How South Indian Music Shapes the Tamil Diaspora Experience
Two Guys Talk Music look at how music from the Indian Tamil film industry shape how the Sri Lankan Tamil disapora interpret their own experience.
Two Guys Talk Music Youtube
London, United Kingdom
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What was the soundtrack to your childhood?

If, like me, you are a child of the Tamil diaspora, it is likely to be Tamil “filmi” music that was the ever-present score to your colourful early childhood memories; ranging from lengthy family road trips to the more mundane small moments at home. Sometimes this meant belting your heart out to “Loosu Pennae” cosplaying the emotions of heartache and yearning, whilst at contrasting moments, gently bobbing along to whichever Ilayaraaja song was playing at the function as you pretend not to notice the cameraman-uncle zooming deep (so deep ) into your face. 

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These musical moments were not only shaping how we saw the world but also how we saw ourselves. It was a valuable medium of helping us understand an identity so different from our immediate environment, that was inherited from a world that most of our parents were severed from. The music does not just act as a soundtrack to our memories, but become the memories themselves .Often the basis of our first likes and obsessions, these songs were inexplicably bound to our narratives and became interwoven with our own threads of being. 

Inevitably though time passed and these early childhood threads were woven among yarns of the wider western world. With this, a realisation is found  that the world of music is much bigger than what we have come to know. As we detach from the safetynet of our family and integrate into this foreign home  we come to know some truths, such as realising that actually most of the music our peers listen to do not come from films (honestly this one took me days to wrap my head around). In the spirit of making friends we share our tales of heartbreak and joy through our filmi soundscapes, only to fall on confused ears - nobody really knows what you’re talking about,the experience is not shared -  but you like some of their other songs. You want to feel included, connected to everyone again so you form bonds through this new soundscape of western music; you’ll keep enjoying the Tamil stuff, but just at home or when your parents are in the car, keep it in a separate playlist and put it on when you're alone (and only when alone) for when you need to reminisce or feel comforted.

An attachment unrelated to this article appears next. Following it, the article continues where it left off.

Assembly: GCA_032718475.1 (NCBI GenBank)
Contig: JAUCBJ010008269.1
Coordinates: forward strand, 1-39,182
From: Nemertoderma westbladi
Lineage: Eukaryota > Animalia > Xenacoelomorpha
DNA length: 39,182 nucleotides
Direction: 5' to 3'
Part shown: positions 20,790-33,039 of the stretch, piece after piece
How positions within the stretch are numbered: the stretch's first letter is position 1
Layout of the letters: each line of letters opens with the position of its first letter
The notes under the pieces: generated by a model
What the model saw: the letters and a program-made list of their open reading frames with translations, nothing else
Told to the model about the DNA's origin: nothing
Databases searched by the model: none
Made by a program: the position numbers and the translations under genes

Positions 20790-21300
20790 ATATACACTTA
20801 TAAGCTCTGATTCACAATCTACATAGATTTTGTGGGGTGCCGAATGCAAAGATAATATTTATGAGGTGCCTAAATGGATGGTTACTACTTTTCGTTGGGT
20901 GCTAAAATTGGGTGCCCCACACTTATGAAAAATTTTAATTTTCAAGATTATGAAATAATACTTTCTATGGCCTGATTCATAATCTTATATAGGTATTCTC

By my mid 20’s I was pretty obsessed with music. I’d take part in forums that would discuss the best hip hop album of the year or trawl the internet looking for new finds.  Ranking discographies and deconstructing albums despite some of them being in languages I did not even speak! This broadening of horizons also led me to see Tamil music differently, not just as fuzzy parts of my own personal narrative, but as a rich collection of albums that deserved deeper exploration.

In this journey, I was lucky to find another kindred spirit who not only listened to my constant ramblings, but also had his own fair share of beautiful nonsense to contribute. Eventually Two Guys Talk Music was born and gave us a platform for us to channel all of this into something more structured and somewhat coherent. There is no “objective” nor “correct” opinion. Our own bias is something we welcome and explore -  everything we discuss might not be Tamil music, but by virtue of being Tamil,  everything we discuss is informed in part by our identity and background. So whether it be new releases, or our favourite albums of the year, there is always something new to look forward to!

Looking forward is fun don’t get me wrong, but it requires an understanding of the past. We are informed by the experiences that shaped who we are .To examine our nostalgia with the same analytical awareness has been revealing challenging initial perceptions, that the Tamil music of our childhood was “separate” to what Western listeners would consume. A Tamil album review has dimensions that we previously may not have explored, for example; how has the  cross pollination with Western genres shaped the legacy of Tamil music?  How does a film shape how we see the accompanying soundtrack?  How has the content of the music of the time aged with today's doctrines and knowledge? 

We take it upon ourselves to understand that music is not only part of our own personal narratives, but also a greater tapestry that stretches to the distant past, and of course the future. If this sounds like something you are interested in, please give our videos a look! We hope to see you there!

@TwoGuysTalkMusic, Asuvathan & Umesh

What is my Identity? It's a question that we all seek to answer in our own ways throughout our lives. Each episode of Identity spotlights a different creative, some from the Tamil community and some from outside it, who will be chatting about how we take ownership of our narratives, art, politics and of course who we are. We hope to inspire you through their unique stories of seeking and finding Identity. Catch Season 1 below!

Two Guys Talk Music Youtube
London,  United Kingdom
We love music and we love talking about music. Whether it be old Tamil albums from our ...
We love music and we love talking about music. Whether it be old Tamil albums from our ...
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